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FEMALE EMBELLISHMENTS.

GOSSIP ABOUT THE EX-KING OF…

TRAVELLING COMPANIONS.

VINEGAR HILL IN 1798.

BRUIN AND THE BULL.

FRENCHMEN IN LONDON.

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FRENCHMEN IN LONDON. A Frenchman writing from London addresses Le Sport with the following sketch of high life in London:- The English mode of living consists of numerous re- pasts without much flavour, and a turn in Hyde Park on foot, on horseback, or in a carriage. The amazons and cavaliers may be seen at midday in the privileged ride and at five o'clock a crowd of carriages in what is called the "drive." Sunday, however, is 10 an exception to the ordinary rule, and the fashionable world on that day visit the splendid Zoological Gardens in Regent's Park; that is to say, when a dinner at Greenwich or Richmond has not been arranged. The matinees, however, are much in use among the English aristocracy. The Marquis of Westminster, who owns the land of no inconsiderable portion of the vast City of London, which on the fall- ing in of leases will be worth somewhere about a mil- liard of pounds sterling, held a very numerous gather- ing of this description before his departure for the country. Many of the most eminent politicians and wealthy lords whose names are found in the pages of English history were present, as well as the Duchess of Cambridge. Visitors promenaded the saloons and refreshed themselves at buffets laden with rare and splendid fruit, pastry, ices, and the wines of France and Spain. The admirable picture gallery, containing the ekef,i d'(rtv)-e of Rubens, Titian, Vandyke, Murillo, Hob- bem a, and Salvator Rosa, was inspected with the liveliest interest then the company sought their carriages, after lingering a tolerably long time among these pictorial treasures of art. We must acknowledge that we failed to meet either at this matinee or in other salons those fine specimens of young English girls which were so numerous a few years ago. There are still some young beauties to be seen, but they are rare —rarer, perhaps, than in Paris. They are almost all of them tall and slim, well made, and whose general expression is calm and thoughtful. Dinners are frequent, and the more distinguished aristocracy are invited out almost every evening. During the past fortnight there have been several balls and concerts of the highest class in the fashionable world. Such vast numbers of persons are invited to the balls that the women take their seats on the stair-steps and the men are obliged to stand.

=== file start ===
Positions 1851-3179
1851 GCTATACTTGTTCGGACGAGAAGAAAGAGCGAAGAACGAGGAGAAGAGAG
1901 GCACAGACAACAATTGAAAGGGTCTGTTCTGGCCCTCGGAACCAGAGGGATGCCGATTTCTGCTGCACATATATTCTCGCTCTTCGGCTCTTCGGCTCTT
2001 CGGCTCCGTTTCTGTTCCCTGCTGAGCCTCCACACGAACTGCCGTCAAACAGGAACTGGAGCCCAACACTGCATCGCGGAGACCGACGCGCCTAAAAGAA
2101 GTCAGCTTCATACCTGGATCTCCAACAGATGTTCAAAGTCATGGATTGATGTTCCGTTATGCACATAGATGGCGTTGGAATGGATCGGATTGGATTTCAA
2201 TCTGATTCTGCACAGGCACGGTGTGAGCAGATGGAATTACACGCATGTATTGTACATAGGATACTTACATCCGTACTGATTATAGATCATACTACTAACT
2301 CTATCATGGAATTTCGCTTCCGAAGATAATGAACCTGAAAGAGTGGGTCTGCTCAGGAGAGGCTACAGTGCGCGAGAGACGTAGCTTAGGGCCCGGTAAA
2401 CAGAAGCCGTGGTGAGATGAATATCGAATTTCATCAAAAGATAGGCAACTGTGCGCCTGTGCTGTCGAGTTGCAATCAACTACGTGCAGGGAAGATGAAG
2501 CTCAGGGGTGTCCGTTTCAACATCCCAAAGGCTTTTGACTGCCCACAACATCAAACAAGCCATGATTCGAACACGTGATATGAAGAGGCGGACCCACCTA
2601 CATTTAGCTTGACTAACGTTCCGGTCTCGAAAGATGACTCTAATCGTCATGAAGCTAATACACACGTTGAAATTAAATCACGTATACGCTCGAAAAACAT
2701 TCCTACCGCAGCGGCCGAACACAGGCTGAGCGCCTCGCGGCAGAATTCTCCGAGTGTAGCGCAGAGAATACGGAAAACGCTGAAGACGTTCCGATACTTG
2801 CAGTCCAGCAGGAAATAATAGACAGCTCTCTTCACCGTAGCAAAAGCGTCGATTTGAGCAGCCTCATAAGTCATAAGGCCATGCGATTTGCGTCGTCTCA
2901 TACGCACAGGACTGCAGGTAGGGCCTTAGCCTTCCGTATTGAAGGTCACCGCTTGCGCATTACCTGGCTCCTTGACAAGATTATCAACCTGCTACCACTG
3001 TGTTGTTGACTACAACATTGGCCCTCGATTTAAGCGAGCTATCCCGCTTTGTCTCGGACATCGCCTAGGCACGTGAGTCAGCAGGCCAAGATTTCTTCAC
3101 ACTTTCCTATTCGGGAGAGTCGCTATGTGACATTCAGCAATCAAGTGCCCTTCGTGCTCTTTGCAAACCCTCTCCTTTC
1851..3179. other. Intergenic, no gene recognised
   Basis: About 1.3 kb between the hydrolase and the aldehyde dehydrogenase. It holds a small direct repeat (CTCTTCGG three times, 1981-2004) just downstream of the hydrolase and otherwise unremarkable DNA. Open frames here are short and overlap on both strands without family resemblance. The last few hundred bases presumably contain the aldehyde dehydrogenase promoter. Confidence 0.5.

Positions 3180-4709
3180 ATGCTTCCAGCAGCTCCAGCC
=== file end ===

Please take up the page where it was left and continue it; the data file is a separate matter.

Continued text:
THE TRADES' UNIONS.

THE SULTAN'S OPINION OF FRANCE.…

TWO SIDES TO A STORY.

MORTALITY AMONGST MARRIED…

THE SULTAN'S THOUGHTS.

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